Postoperative continuous non-invasive cardiac output monitoring on the ward: a feasibility study
Journal of clinical monitoring and computing
Postoperative hypotension is common (occurring in one third of patients) and is associated with worse clinical outcomes. The LiDCO CNAP (continuous non-invasive arterial pressure) device measures haemodynamics but has not been widely adopted in ward environments. Improved early detection of hypotension by CNAP might guide interventions to improve clinical outcomes. We aimed to find the proportion of patients who tolerated LiDCO CNAP for 12 h postoperatively, to unmask episodes of hypotension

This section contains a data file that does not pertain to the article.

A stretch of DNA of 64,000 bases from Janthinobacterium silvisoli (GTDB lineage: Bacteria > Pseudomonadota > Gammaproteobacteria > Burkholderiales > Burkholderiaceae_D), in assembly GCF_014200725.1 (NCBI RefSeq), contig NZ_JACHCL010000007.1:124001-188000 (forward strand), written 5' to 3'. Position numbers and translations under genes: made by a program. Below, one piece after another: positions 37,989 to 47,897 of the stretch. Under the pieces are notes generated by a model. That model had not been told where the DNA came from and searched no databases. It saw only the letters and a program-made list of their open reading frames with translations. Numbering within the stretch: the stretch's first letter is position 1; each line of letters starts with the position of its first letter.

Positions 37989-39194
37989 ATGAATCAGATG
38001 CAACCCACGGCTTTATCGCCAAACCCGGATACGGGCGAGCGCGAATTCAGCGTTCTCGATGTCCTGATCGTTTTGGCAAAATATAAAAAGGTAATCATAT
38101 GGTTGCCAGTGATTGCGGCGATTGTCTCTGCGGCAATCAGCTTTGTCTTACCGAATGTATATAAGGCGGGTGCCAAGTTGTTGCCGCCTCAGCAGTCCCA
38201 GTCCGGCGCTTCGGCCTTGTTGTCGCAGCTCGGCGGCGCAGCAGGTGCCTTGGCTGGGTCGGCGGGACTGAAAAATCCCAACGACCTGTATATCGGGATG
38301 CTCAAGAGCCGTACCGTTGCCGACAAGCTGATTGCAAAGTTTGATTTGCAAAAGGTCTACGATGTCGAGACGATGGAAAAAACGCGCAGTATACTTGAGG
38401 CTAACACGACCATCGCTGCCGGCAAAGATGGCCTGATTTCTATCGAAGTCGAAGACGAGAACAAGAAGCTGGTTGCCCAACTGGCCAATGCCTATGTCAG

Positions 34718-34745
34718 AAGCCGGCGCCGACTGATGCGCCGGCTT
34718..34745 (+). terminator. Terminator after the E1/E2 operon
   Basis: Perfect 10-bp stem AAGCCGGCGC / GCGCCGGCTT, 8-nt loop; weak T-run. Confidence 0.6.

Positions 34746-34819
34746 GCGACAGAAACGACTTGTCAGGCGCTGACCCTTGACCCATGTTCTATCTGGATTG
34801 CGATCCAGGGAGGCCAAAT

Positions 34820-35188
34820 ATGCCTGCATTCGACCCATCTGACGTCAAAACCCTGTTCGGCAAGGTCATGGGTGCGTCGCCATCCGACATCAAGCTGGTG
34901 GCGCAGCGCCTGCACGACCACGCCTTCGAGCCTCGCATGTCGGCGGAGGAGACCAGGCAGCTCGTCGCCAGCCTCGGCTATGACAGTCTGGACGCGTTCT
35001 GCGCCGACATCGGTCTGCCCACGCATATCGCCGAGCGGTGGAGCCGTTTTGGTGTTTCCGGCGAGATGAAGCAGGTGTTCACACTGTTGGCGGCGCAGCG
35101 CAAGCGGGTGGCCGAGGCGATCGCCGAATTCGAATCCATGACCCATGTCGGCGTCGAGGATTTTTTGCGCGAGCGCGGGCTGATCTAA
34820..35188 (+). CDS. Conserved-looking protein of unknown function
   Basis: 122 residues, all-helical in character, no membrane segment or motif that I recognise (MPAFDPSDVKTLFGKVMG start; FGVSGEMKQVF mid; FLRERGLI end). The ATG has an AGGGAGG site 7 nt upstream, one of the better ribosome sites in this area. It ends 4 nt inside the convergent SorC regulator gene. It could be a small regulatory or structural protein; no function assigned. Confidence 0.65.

... s of hypotension detected by continuous monitoring and to characterise the haemodynamic profile at the time of hypotension. In this feasibility study, patients undergoing major elective surgery were continuously postoperatively monitored using CNAP. Haemodynamic data gathered from CNAP, including nSVRI (nominal systemic vascular resistance index), nSVI (nominal stroke volume index), SVV (stroke volume variation) and blood pressure, were analysed using Microsoft Excel and GraphPad Prism 8. 104 patients (age (mean ± sd): 68 ± 14, male (56%)) had CNAP sited postoperatively. 39% tolerated the CNAP device for at least 12 h. Within the 104 patients a mean of 81.2 min of hypotension detected by CNAP was not detected by usual care. The proportion of low/normal/high nSVI was 71%, 27% and 2%, nSVRI was 43%, 17% and 40%, respectively. CNAP monitoring was not tolerated for 12 h in the majority of patients. There were many episodes of hypotension unmasked through continuous monitoring. Based on the advanced haemodynamic data provided it is possible that the underlying cause of a third of postoperative hypotensive episodes is vasodilation rather than hypovolaemia. Trial registry number: NCT04010058 (ClinicalTrials.gov) Date of registration: 08/07/2019.